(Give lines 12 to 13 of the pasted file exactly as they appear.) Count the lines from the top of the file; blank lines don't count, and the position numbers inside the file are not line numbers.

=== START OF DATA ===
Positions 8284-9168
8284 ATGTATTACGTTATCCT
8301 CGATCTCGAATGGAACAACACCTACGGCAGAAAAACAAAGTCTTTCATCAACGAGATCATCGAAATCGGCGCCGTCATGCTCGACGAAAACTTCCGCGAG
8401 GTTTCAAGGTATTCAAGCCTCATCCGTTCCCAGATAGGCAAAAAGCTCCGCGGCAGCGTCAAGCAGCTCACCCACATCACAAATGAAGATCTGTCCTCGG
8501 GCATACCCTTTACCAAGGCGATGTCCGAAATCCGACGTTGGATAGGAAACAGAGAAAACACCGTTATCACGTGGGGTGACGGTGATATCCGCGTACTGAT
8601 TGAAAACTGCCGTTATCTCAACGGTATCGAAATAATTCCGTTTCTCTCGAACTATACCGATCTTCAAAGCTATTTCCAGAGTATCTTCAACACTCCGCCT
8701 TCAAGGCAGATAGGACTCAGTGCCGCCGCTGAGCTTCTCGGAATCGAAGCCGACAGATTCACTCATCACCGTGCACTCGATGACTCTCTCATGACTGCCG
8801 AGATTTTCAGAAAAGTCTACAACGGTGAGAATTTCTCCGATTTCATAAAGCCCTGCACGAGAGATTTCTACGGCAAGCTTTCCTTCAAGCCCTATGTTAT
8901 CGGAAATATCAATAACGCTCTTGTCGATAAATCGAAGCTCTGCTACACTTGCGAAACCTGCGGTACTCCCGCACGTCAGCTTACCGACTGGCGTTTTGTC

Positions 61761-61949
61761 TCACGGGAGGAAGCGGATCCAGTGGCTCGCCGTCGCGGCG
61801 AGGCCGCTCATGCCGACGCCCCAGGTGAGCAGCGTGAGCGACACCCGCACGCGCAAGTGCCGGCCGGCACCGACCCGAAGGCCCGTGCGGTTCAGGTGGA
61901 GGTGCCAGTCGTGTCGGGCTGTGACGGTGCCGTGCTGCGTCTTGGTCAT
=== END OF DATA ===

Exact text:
61801 AGGCCGCTCATGCCGACGCCCCAGGTGAGCAGCGTGAGCGACACCCGCACGCGCAAGTGCCGGCCGGCACCGACCCGAAGGCCCGTGCGGTTCAGGTGGA
61901 GGTGCCAGTCGTGTCGGGCTGTGACGGTGCCGTGCTGCGTCTTGGTCAT